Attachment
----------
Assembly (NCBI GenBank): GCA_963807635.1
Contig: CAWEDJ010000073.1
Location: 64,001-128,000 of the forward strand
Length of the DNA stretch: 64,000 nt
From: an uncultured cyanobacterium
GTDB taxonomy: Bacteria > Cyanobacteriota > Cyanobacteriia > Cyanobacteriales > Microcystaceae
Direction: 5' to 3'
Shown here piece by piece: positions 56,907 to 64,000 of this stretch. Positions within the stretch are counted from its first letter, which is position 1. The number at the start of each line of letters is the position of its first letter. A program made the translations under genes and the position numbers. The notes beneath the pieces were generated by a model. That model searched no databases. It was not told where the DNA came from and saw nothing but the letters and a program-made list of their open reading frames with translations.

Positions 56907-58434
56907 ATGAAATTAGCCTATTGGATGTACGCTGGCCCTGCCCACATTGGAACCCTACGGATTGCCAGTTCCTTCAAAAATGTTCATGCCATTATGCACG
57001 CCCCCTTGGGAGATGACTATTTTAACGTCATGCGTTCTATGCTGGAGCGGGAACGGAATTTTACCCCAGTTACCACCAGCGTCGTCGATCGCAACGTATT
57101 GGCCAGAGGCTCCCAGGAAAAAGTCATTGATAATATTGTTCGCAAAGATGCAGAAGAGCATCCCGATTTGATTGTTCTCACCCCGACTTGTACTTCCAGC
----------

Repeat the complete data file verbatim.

Assembly (NCBI GenBank): GCA_963807635.1
Contig: CAWEDJ010000073.1
Location: 64,001-128,000 of the forward strand
Length of the DNA stretch: 64,000 nt
From: an uncultured cyanobacterium
GTDB taxonomy: Bacteria > Cyanobacteriota > Cyanobacteriia > Cyanobacteriales > Microcystaceae
Direction: 5' to 3'
Shown here piece by piece: positions 56,907 to 64,000 of this stretch. Positions within the stretch are counted from its first letter, which is position 1. The number at the start of each line of letters is the position of its first letter. A program made the translations under genes and the position numbers. The notes beneath the pieces were generated by a model. That model searched no databases. It was not told where the DNA came from and saw nothing but the letters and a program-made list of their open reading frames with translations.

Positions 56907-58434
56907 ATGAAATTAGCCTATTGGATGTACGCTGGCCCTGCCCACATTGGAACCCTACGGATTGCCAGTTCCTTCAAAAATGTTCATGCCATTATGCACG
57001 CCCCCTTGGGAGATGACTATTTTAACGTCATGCGTTCTATGCTGGAGCGGGAACGGAATTTTACCCCAGTTACCACCAGCGTCGTCGATCGCAACGTATT
57101 GGCCAGAGGCTCCCAGGAAAAAGTCATTGATAATATTGTTCGCAAAGATGCAGAAGAGCATCCCGATTTGATTGTTCTCACCCCGACTTGTACTTCCAGC